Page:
The Eritrean nakfa is the country’s currency. It is linked to the United States dollar. The USD is worth 15 nakfas. Coins are issued in denominations of one cent, five cents, ten cents, twenty-five cents, fifty cents, one hundred cents, and one nakfa. Banknotes are issued in denominations of one, five, ten, twenty, fifty, and one hundred nakfas.
Traditional Eritrean handicrafts consisting of leather, olivewood, clay, and straw are the finest Eritrean souvenirs. These, along with typical home-spun cotton clothing, can be purchased in most souvenir stores in Asmara. Posters and postcards are also widely available at most press kiosks, including those at airports. Leopard and zebra skin, as well as ivory goods, are available at souvenir stores, but you will be prohibited from leaving Eritrea with them. Because international commerce in such items is prohibited, you will most likely be arrested and punished at your final destination. Eritrea, on the other hand, offers a number of souvenirs made of goatskin. Asmara marketplaces also sell gold, pearl, and silver jewelry, as well as frankincense and myrrh. Be cautious when purchasing textiles such as home-spun cotton clothing, animal skins with fur, and carpets; they may contain parasites. Before going home, make certain that it has been cleaned, treated, and dried.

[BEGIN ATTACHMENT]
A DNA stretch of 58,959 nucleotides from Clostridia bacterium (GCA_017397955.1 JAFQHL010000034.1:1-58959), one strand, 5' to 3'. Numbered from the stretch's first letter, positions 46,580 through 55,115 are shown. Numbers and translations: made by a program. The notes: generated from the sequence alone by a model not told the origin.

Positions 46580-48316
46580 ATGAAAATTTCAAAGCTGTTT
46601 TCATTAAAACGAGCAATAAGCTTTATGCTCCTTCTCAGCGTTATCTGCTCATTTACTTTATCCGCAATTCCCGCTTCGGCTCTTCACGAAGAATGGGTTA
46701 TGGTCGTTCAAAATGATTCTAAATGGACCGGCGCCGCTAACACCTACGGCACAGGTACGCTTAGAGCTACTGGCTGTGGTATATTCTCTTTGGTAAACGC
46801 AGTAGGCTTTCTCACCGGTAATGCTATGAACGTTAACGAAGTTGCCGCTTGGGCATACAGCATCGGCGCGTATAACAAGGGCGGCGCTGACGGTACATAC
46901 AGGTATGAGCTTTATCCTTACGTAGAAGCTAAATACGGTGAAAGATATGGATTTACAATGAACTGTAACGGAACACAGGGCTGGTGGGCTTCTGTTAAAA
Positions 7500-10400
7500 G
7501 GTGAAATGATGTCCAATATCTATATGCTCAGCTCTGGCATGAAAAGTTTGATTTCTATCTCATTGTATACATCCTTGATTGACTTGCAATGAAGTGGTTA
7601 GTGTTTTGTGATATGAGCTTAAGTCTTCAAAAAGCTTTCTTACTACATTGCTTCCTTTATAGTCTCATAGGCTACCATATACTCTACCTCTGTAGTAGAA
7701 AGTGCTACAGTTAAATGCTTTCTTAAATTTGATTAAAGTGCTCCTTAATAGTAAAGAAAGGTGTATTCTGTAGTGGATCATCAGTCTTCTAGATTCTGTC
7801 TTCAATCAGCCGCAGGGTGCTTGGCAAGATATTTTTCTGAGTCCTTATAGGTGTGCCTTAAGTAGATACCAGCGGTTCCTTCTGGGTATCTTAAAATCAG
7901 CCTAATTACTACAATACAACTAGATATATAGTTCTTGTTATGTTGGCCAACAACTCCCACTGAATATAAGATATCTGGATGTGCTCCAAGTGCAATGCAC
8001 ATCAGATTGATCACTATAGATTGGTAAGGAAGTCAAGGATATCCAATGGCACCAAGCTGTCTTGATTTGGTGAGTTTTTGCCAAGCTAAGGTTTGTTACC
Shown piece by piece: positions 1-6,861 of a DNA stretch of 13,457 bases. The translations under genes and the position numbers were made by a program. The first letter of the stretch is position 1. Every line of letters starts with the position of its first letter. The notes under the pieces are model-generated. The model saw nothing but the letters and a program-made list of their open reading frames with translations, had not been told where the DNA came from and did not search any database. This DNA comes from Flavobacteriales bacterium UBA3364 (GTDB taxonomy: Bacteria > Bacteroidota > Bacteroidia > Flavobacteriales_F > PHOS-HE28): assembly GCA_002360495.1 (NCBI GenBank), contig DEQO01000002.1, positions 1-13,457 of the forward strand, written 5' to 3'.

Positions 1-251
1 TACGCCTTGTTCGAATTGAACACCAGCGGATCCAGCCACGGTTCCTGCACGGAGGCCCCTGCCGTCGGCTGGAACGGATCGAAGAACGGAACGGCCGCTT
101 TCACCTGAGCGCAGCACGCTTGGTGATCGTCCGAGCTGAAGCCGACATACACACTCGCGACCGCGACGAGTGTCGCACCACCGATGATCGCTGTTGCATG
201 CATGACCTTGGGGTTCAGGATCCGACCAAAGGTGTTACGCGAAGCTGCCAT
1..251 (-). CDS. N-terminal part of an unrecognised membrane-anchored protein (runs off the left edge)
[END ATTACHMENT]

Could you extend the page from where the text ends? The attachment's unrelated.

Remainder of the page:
Eritrea is a relatively inexpensive location to buy, dine, travel, and spend time in general (Hotel prices, apart from the pricey 5-star Intercontinental in Asmara, are also very cheap). Imports (particularly gasoline), services that rely on imports (upscale restaurants, hotels, private transportation or flights), and different government fees are the only items that might be costly in the nation (visas, airport taxes, travel permits etc.). You may spend less than USD50 per day on food, housing, and transportation if you avoid imports (or carry toiletries and cosmetics), dine locally, stay in cheap hotels (particularly those run by the government), and use public transit.